While it is commonly known that vet surgeons have one of the most demanding jobs, veterinary nurses are often overlooked when understanding the stress that those who work in the industry are under.
As a result of this, amongst issues such as pay there has been an increase in the number of nurses reporting high stress levels.
This rising trend is worrying for an industry that is having to deal with an unexpected backlog caused by the pandemic, which only heightens stress levels.
As per VetTimes, Yorkshire Registered Veterinary Nurses (RVNs) have taken it upon themselves to tackle this by launching a petition.
The petition, which has over 13,000 signatures, is calling for better pay for RVNs and more understanding for nurses who are experiencing compassion fatigue.
Vet nurses are required to open their minds and hearts to animals and their owners, so they are increasingly at risk of this fatigue which heightens through the experience of stress and trauma that working in this field brings.
One veterinary nurse that we spoke with described not being able to “physically cope” and said there was “not enough hours in the day to see routine appointments”.
The UK has seen the highest rise in vets globally reporting a rise in stress levels, with 70% revealing that they felt this way, more than doubling from the 32% who reported the same pre-covid.
This increase in stress among vets is not limited to the UK however, with 64% globally expressing that they felt quite or very stressed, a 28% rise from before the pandemic.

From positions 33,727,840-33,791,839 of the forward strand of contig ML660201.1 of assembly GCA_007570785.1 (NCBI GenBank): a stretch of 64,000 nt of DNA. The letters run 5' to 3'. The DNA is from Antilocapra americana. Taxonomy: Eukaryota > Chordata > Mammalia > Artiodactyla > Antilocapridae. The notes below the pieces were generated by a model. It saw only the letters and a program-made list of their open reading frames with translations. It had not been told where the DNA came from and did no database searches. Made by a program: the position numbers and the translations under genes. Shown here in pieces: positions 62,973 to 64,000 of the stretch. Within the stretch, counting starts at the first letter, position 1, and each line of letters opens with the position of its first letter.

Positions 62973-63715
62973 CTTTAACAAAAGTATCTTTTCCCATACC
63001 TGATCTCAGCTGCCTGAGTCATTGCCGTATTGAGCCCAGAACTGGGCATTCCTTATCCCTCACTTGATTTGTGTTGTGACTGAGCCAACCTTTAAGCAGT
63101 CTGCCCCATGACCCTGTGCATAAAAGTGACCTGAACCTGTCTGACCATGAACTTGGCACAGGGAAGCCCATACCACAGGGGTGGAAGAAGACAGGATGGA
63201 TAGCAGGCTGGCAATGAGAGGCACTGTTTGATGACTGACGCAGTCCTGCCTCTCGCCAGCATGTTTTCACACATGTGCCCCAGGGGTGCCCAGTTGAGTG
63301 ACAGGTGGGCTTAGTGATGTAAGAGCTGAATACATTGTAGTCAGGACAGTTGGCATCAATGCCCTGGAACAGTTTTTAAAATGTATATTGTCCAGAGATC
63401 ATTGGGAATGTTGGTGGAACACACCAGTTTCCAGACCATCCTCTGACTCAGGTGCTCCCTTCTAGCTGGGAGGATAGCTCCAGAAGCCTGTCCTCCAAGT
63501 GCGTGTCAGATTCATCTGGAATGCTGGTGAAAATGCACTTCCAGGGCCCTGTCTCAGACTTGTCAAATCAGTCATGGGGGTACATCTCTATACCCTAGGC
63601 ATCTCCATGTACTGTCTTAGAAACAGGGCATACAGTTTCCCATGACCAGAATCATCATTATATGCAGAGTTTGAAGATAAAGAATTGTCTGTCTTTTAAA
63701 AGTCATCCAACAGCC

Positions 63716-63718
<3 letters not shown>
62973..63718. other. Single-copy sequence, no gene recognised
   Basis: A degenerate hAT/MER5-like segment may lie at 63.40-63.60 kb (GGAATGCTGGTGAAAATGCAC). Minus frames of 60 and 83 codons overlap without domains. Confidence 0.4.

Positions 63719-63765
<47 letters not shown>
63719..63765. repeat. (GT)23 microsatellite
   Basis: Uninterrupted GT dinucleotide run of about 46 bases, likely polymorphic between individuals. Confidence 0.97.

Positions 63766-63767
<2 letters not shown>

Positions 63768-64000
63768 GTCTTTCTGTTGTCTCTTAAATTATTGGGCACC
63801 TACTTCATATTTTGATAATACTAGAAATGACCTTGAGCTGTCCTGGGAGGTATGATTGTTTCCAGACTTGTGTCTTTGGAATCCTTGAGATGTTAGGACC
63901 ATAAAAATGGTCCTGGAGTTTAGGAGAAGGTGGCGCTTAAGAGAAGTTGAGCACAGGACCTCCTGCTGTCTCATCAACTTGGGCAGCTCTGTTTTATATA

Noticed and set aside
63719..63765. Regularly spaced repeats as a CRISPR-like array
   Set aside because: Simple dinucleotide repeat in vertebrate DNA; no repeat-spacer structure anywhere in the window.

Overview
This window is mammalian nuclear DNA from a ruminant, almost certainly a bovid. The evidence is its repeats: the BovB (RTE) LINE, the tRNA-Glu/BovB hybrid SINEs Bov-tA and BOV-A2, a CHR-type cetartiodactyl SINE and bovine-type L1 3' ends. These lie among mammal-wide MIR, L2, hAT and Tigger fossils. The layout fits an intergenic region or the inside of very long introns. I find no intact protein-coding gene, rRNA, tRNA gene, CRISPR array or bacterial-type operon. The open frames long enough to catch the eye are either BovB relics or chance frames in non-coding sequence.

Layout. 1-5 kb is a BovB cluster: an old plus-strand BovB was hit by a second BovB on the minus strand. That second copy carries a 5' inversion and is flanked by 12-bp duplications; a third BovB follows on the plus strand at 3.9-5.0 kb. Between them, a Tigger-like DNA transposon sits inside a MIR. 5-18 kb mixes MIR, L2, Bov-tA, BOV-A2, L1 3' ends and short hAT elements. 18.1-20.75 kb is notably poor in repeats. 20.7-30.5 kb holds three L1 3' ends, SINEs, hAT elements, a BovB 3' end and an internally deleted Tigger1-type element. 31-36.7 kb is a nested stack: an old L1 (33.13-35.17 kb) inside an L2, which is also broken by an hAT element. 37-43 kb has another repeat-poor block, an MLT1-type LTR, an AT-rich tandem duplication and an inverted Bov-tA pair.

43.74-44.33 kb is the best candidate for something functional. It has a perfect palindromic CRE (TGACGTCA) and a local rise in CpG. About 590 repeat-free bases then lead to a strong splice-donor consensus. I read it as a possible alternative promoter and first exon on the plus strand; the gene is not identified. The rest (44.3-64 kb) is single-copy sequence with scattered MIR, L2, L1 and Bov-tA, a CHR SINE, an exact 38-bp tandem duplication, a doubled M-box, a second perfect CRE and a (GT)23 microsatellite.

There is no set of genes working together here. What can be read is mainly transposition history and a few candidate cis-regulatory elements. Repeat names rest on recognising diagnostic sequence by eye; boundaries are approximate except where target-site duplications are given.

This trend is worse in vet nurses, as before the pandemic only 5% reported feeling “very stressed” and post-covid nearly eight times as many nurses reported the same (38%).
The veterinary nurse we spoke with expressed frustration at how nurses are seen as “just the person that holds the animal in the room and answers the phone and books the appointments”.
“I’m the anaesthetist, I’m the radiographer, the lab technician, the ICC nurse, the nutritionist. I am the weight management general practitioner nurse as well as my speciality.
“A nurse can really vary their role, some nurses do hydrotherapy, physiotherapy, acupuncture,” she told Vetspanel.
While she reiterated that she loves her job and that it is the reason that she has worked in the industry for over 20 years, the challenges of low pay and increasing workload makes it difficult for her to continue.
“I could go [and] mostly work from home for a similar if not more wage [and] a lot less stress,” she added.
The industry needs to learn from this underestimation of nurses before it loses them. Without veterinary nurses in practices, most of them would not be able to run properly. That in itself would only worsen the challenges that coronavirus has presented to the industry.